Whip It: Want to Explore a Fetish? Party at the KINK Ball

KINK takes over the Exdo Event Center on Friday, June 11.
KINK takes over the Exdo Event Center on Friday, June 11. Jay Berino
“I don’t know what it is about Denver, but a lot of people in Denver have a fetish,” says DJ AJ Ritual of Ritual Noize Entertainment, one of the organizers of the KINK annual fetish ball, set for Friday, June 11.

The best thing about the event, according to Ru Fio Jimenez of RU Entertainment, Ritual’s co-organizer, is that it's friendly to seasoned pros (so friendly that a few will be leading workshops) as well as those who are just getting started in the lifestyle and looking to learn...and party.

Ritual and Jimenez, icons of the Denver goth scene, spent years throwing other kinky events, from vampire parties to gas masquerades, before they decided to expand their focus. “We’ve been doing fetish events for a long time, but we’d focus more on one fetish, like a gas mask or spanking or whatever,” explains Ritual. "It was like, why don't we just do a whole fetish ball to encompass everything about fetish?”

The first expanded event took place in February 2020 at Tracks and brought in around 1,400 people; for the 2021 iteration, the duo is expecting 2,000.

“This year we're at Exdo Event Center, and we're going to be doing fetish performances,” says Ritual. “We're going to be dancing. It's going to be DJs. There's going to be vendors. There's going to be all kinds of stuff.”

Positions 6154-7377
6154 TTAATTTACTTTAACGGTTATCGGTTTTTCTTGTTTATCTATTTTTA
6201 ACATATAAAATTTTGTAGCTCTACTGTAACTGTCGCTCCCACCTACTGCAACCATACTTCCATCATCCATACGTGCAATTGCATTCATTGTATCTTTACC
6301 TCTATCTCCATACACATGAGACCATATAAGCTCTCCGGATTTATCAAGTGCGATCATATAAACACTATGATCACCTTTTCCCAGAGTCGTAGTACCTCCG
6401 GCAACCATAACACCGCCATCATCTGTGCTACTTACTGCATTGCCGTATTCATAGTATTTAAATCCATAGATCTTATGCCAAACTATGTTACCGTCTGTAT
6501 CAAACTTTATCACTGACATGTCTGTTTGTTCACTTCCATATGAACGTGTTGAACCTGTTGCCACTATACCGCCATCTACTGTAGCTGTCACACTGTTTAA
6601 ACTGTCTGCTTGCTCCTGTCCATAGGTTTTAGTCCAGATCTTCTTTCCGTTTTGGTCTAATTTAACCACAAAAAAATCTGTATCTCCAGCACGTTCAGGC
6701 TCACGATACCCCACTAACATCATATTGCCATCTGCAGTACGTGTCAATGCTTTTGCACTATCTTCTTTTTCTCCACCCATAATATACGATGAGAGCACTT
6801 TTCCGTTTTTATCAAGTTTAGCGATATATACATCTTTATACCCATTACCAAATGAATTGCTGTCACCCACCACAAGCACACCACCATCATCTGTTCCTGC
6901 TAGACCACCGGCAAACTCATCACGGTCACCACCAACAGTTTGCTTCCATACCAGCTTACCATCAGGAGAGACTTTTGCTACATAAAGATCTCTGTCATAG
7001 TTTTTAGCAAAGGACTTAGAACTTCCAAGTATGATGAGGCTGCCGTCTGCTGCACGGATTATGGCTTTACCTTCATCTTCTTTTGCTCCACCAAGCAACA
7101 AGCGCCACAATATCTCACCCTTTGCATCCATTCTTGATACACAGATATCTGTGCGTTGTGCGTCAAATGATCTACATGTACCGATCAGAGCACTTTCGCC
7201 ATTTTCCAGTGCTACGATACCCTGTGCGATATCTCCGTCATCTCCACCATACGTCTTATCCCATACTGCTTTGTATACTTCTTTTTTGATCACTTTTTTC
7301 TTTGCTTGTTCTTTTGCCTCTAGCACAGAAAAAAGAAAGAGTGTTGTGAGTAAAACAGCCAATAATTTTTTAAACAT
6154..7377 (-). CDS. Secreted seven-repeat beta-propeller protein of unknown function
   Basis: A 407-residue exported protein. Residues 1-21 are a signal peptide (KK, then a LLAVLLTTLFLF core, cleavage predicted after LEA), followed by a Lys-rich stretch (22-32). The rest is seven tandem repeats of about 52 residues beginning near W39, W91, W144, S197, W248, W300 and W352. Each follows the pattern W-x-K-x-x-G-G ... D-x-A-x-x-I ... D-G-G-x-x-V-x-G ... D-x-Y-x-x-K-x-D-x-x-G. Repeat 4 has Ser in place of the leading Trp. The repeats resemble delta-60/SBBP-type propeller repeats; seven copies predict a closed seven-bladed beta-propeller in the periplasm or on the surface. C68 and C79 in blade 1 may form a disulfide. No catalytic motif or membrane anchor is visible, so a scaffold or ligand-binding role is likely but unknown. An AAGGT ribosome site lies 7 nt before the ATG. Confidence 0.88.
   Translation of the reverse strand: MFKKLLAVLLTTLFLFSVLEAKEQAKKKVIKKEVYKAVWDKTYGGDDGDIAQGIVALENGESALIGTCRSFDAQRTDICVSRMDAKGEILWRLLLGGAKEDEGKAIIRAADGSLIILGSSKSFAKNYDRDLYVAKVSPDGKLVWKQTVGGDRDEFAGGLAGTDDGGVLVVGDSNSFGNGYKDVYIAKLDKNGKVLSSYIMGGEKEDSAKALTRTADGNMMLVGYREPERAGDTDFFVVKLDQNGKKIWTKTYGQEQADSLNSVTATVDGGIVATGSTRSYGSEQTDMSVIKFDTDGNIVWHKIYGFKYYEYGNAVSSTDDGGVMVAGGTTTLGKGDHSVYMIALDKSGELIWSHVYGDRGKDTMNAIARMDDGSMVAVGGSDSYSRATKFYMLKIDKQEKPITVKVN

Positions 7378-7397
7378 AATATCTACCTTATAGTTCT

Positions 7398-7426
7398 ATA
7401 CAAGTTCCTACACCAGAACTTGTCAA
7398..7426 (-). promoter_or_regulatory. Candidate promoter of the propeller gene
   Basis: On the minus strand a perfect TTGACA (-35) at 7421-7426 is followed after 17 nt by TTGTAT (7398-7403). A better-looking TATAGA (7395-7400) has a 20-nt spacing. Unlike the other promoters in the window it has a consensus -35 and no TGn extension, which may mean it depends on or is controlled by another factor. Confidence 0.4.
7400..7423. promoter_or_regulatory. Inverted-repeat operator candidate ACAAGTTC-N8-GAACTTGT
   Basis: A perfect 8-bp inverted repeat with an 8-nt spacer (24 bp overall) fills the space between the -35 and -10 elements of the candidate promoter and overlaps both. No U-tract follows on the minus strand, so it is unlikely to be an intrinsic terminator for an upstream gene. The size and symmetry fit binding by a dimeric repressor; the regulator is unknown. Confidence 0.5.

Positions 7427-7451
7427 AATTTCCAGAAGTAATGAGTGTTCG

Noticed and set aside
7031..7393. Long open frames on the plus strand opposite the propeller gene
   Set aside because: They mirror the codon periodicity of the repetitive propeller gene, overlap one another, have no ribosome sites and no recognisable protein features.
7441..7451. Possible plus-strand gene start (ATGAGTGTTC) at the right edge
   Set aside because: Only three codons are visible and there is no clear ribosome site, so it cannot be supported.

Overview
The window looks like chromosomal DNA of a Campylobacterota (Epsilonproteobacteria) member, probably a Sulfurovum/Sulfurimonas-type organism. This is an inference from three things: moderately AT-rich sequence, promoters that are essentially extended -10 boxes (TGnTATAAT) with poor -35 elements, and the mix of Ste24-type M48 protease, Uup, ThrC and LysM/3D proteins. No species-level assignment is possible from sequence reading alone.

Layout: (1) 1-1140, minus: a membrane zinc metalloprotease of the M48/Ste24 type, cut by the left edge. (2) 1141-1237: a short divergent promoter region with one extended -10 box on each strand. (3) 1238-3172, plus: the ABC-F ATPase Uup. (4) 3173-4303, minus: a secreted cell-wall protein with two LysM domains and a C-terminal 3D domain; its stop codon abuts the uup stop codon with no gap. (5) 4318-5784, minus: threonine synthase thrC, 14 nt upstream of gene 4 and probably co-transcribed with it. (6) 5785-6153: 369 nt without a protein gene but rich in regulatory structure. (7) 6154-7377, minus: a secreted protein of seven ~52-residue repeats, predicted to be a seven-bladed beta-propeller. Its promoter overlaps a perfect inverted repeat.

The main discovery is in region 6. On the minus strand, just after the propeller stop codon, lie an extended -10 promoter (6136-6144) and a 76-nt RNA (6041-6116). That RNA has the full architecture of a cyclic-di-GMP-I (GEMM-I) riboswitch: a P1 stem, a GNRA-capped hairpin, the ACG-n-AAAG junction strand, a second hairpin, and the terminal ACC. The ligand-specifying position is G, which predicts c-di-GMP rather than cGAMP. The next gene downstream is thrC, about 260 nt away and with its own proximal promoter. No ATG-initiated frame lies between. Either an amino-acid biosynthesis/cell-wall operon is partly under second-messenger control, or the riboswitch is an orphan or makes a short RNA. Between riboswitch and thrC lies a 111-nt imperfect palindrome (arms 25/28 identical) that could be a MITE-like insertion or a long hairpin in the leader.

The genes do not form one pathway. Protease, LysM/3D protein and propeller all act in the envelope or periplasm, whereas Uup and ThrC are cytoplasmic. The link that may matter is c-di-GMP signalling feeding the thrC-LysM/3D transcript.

Jimenez, who is booking the fetish performances, says the event will be as educational as it will be fun. “I really harness on bringing true leaders of the kink community who can give people that have never experienced a kink...and they connect for those types of kinks and learn more about themselves and also get a tasting," he says. "Anything from flogging to waxing to shibari [an ancient form of Japanese rope bondage]. There'll be tastings all throughout the venue."

And that's not all.

“Every 45 minutes, I'm going to have a different type of performance illustrating that type of kink,” Jimenez continues. “With the tastings, I'll have an illustration of the history of the kink or fetish, where it came from. It brings more of an education aspect — not only to the club lifestyle, but also for people who have never experienced that. They can go dance and have fun, but they can have some tasting.”

Denver has become a kink hub in the Mountain West. Before COVID, there were multiple dungeons where pro doms worked; some, like the Sanctuary, appear to have survived the pandemic, though they are far behind in rent. Others shut down for good, and former leaders in the scene moved on to other cities.

But Denver still has a strong community where people support each other across sexualities, subcultures and fetishes, Jimenez says. “You can talk about all the subcultures. I think Denver, as a city...the communities are more connected than in other cities, even in the gay culture. I feel like if somebody passes away, everybody comes together. There's a strong, tight-knit community that cares about each other. So if it's in the goth community, or if it's even in the fetish-kink lifestyle, I think people are connected.”